How the land was impacted by its original inhabitants varies from region to region, depending on the climate and available resources. In the western reaches of the country, the land does not lend itself easily to agriculture. It was here that canals and irrigation ditches had to be dug or alternative methods of capturing or utilizing available water had to be developed. The Zuni of the southwest and the Pueblo of the Colorado Plateau both utilized similar irrigation methods (Damp, 2002), however there were areas of fields that utilized summer rainfall to grow fields of corn such as the Hopi in Arizona (Brew, 1973) who also took advantage of accumulated winter waters and seepage to water their crops (Colton, 2014, p. 17). Planting styles included creating ridges and furrows (Colton, 2014, p. 15) and, back east, fields were common. Natives would clear wide swaths of land for agricultural purposes, with fields that were described by early explorers as being hundreds of hectares in area (Colton, 2014, p. 15). Early descriptions of expansive fields come from not only the East coast but places like Florida and Hispaniola (Denevan, 1992). While many fields have been lost to time, evidence of fields still exists across the New World like the 500,000 hectares of fields that survived in the San Jorge Basin in Colombia (Denevan, 1992).

Forest clearing was a common way that landscapes were altered along the East coast of America. Natives utilized fires in order to hunt, steering the game towards hunters. They also cleared paths in order to create roads and paths – with Europeans describing paths that a horse and carriage could easily traverse. Burning woods also assisted in creating a more favorable environment for gatherable foods (Denevan, 1992) indicating that natives exerted some significant control over their environment as opposed to living passively within it.  In Boston, the area had been cleared to the point that European settlers had to go to the harbor’s islands for fuel (Day, 1958) which conflicts with any idea of an untouched land.

Regardless of romanticized tales of the ‘noble savages’ living in a wildland (Colton, 2014, p. 12), the Americas were far from an untouched wilderness. The civilizations of the Native peoples left their mark across the New World continents through village and city building, through agriculture and hunting, and through infrastructures such as roads and canals.  While the population in North America specifically may not have been as significant as in Central America or South America, they were not passive residents of the land they lived on. They took control of their environment in order to make it livable for the population that resided there.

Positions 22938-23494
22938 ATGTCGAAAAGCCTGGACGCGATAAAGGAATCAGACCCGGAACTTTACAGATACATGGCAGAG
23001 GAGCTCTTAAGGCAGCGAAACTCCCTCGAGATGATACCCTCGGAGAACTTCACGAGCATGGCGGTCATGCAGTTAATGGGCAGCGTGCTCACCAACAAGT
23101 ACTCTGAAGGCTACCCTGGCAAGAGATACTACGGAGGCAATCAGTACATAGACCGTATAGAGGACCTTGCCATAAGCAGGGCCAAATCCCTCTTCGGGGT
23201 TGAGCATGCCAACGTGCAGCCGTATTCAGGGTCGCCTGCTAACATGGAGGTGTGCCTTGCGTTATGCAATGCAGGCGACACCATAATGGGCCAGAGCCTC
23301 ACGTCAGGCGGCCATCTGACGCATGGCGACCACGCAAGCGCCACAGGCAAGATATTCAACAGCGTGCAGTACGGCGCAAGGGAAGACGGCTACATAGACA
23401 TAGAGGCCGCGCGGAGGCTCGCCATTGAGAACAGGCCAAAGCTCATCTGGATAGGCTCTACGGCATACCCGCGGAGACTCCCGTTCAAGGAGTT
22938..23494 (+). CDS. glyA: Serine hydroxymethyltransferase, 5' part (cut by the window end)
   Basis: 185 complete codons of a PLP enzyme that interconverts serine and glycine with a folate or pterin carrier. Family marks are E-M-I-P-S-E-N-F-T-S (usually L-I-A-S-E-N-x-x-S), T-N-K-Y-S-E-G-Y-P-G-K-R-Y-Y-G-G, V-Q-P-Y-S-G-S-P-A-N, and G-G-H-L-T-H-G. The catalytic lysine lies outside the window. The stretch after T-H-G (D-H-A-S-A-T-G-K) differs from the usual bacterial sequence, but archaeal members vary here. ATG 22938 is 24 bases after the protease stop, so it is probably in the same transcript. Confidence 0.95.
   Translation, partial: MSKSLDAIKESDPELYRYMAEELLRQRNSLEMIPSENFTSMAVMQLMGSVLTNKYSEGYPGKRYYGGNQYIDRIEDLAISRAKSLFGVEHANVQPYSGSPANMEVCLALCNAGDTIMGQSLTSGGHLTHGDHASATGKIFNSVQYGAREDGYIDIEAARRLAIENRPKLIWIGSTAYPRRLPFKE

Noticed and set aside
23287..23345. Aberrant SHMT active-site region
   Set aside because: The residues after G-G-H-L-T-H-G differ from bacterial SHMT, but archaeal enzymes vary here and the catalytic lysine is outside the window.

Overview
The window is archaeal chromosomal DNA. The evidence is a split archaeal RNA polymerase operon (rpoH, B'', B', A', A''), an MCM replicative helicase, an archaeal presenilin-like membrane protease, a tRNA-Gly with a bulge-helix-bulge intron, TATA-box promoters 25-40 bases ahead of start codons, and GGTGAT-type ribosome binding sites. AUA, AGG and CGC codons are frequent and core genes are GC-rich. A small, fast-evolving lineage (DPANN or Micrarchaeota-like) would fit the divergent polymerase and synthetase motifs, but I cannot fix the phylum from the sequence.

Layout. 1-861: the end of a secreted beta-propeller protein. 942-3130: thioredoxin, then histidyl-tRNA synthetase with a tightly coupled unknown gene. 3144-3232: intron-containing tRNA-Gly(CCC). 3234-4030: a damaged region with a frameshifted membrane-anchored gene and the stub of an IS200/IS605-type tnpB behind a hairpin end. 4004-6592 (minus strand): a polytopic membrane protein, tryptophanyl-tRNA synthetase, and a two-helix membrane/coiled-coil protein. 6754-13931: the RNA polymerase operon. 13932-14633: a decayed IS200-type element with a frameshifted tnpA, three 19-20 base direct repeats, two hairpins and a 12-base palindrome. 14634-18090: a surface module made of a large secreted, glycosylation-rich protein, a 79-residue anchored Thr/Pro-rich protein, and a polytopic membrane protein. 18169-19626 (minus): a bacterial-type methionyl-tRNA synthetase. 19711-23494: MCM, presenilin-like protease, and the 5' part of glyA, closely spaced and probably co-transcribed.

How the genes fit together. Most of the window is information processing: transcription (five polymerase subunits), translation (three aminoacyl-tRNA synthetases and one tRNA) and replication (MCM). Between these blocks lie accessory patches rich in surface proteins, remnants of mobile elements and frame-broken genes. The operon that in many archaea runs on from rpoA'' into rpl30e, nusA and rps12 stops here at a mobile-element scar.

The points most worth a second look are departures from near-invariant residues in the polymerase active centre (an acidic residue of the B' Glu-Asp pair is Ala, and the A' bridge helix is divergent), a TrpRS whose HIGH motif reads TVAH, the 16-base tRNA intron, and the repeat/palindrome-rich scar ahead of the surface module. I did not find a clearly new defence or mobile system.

Brew, A. (1973). Development and Change: The Changing Pattern of Hopi Agriculture. Maitland Bradfield. American Anthropologist, 75(2), 461-462.

Colten, C., & Buckley, G. (Eds.). (2014). North American Odyssey: Historical Geographies for the Twenty-first Century (pp. 69-114). Rowman & Littlefield.

Damp, J., Hall, S., & Smith, S. (2002). Early Irrigation on the Colorado Plateau near Zuni Pueblo, New Mexico. American Antiquity, 67(4), 665-676.

Day, G. (1958). The Indian as an Ecological Factor in the Northeastern Forest. Ecology, 34(2), 329-346.

Denevan, W. (1992). The Pristine Myth: The Landscape of the Americas in 1492. Annals of the Association of American Geographers, 82(3), 369-385.

Longfellow, H. W. (1847). Evangeline: A Tale of Acadie.

Leave a Reply

Fill in your details below or click an icon to log in: Logo

You are commenting using your account. Log Out /  Change )

Google+ photo

You are commenting using your Google+ account. Log Out /  Change )

Twitter picture

You are commenting using your Twitter account. Log Out /  Change )

Facebook photo

You are commenting using your Facebook account. Log Out /  Change )

Connecting to %s